“This second killing within two days is both tragic and a very worrying development,” said Malcolm Smart, Amnesty International’s Director for the Middle East and North Africa.

     “The Bahrain authorities must thoroughly investigate what occurred, stand down the police involved in these shootings and make clear to the police that the use of excessive force will not be tolerated.”

    “An independent investigation is also urgently required to establish the facts, particularly whether the level of force used by the police, both yesterday and today, can possibly be justified.”

    February 14, 2011

    Amnesty International has condemned the Iranian authorities for breaking up an apparently peaceful march held in Tehran in support of Egyptian and Tunisian protests. Protests were also reportedly held in other cities across Iran, such as Esfahan, Shiraz and Kermanshah.

    Opposition leaders Mir Hossein Mousavi and Mehdi Karroubi were placed under house arrest by the authorities ahead of the protests on Monday.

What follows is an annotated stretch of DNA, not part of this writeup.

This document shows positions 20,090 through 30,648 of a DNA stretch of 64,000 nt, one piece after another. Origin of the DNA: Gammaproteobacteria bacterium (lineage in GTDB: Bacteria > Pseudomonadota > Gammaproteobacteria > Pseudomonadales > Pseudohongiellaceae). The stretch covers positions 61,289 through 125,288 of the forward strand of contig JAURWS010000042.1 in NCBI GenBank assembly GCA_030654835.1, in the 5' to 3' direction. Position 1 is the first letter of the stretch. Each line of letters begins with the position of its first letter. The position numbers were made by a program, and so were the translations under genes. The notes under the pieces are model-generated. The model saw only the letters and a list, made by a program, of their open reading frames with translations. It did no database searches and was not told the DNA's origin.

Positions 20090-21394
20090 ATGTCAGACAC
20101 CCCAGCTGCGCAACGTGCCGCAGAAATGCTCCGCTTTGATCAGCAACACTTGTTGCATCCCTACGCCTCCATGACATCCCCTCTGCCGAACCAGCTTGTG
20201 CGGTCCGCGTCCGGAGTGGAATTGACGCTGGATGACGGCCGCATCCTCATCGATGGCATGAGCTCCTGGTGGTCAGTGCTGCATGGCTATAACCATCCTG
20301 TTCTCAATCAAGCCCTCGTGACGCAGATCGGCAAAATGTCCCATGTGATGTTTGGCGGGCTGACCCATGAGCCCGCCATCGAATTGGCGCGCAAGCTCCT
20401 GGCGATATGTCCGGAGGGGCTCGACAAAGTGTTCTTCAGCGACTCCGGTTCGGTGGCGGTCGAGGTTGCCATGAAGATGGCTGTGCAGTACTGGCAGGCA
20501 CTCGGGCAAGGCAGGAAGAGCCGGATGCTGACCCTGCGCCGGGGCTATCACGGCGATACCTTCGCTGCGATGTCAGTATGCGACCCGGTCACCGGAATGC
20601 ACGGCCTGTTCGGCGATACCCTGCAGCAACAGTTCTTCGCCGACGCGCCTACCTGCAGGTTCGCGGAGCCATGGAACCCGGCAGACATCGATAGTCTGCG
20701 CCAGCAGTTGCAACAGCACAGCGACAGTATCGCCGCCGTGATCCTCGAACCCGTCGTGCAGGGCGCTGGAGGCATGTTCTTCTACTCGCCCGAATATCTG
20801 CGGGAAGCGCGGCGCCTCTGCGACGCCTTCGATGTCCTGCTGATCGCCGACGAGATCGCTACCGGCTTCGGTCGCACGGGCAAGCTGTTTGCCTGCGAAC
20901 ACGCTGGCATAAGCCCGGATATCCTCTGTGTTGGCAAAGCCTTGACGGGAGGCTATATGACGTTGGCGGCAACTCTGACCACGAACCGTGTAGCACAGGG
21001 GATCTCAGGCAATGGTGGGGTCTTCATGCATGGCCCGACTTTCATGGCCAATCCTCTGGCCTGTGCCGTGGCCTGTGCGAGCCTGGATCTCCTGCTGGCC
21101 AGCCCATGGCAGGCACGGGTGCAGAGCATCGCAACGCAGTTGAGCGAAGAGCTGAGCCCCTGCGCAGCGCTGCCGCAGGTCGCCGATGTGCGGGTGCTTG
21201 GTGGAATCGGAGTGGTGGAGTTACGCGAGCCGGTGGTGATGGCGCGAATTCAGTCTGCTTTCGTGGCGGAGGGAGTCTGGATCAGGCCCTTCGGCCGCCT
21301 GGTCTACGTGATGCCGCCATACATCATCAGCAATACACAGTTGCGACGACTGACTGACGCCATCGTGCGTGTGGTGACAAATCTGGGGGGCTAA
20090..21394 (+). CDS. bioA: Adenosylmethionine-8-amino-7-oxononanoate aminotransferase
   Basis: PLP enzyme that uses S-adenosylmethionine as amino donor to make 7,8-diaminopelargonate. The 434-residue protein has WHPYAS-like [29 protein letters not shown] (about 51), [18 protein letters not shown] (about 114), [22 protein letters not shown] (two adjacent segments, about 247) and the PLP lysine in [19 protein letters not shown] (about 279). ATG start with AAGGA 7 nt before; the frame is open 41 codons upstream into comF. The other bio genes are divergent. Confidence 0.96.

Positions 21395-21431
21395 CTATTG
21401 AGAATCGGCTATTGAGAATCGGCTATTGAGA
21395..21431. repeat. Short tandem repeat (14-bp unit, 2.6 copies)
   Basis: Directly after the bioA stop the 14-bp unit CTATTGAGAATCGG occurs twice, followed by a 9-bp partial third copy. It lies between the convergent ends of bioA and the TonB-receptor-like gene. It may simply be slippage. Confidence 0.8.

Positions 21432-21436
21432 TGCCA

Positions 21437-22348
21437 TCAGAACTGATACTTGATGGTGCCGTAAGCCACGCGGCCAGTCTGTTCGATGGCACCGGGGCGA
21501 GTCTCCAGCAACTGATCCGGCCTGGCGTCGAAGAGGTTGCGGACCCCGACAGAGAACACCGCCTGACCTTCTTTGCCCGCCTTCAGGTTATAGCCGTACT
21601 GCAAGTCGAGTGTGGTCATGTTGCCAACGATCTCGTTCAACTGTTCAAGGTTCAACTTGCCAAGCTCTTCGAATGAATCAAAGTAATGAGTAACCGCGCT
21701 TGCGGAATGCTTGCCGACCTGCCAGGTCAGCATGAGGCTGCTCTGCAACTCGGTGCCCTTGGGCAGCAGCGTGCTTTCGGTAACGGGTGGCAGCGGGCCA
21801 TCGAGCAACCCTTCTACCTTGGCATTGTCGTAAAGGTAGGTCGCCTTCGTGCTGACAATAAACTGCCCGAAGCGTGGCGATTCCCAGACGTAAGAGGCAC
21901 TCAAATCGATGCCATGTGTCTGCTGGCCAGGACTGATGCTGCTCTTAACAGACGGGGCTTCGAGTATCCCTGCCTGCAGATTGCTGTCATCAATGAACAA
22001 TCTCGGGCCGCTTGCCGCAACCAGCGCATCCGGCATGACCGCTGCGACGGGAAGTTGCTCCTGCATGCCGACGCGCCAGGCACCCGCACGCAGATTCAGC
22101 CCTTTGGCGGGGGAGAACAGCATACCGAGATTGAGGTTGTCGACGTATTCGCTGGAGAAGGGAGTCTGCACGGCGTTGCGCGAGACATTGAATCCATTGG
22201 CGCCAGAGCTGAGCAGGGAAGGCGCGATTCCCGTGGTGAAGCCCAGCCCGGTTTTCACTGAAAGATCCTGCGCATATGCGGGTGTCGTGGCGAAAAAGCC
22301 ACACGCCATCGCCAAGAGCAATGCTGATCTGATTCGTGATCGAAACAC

“Iranians have a right to gather to peacefully express their support for the people of Egypt and Tunisia.  While the authorities have a responsibility to maintain public order, this should be no excuse to ban and disperse protests by those who choose to exercise that right,” said Hassiba Hadj-Sahraoui, Amnesty International’s Middle East and North Africa Deputy Director.

    “This crackdown is the latest in a series of moves by the authorities aimed at blocking the work of activists and stifling dissent.”

    The march comes amid a wave of pre-emptive arrests of political and other activists over the past several days.

    John Tackaberry,
    Media Relations,
    Amnesty International Canada
    613-744-7667, ext 236

    February 14, 2011

    Amnesty International today condemned the actions of Yemen’s security forces after they beat protesters with sticks and reportedly shocked them with electric batons amid ongoing demonstrations inspired by protest movements in Tunisia and Egypt.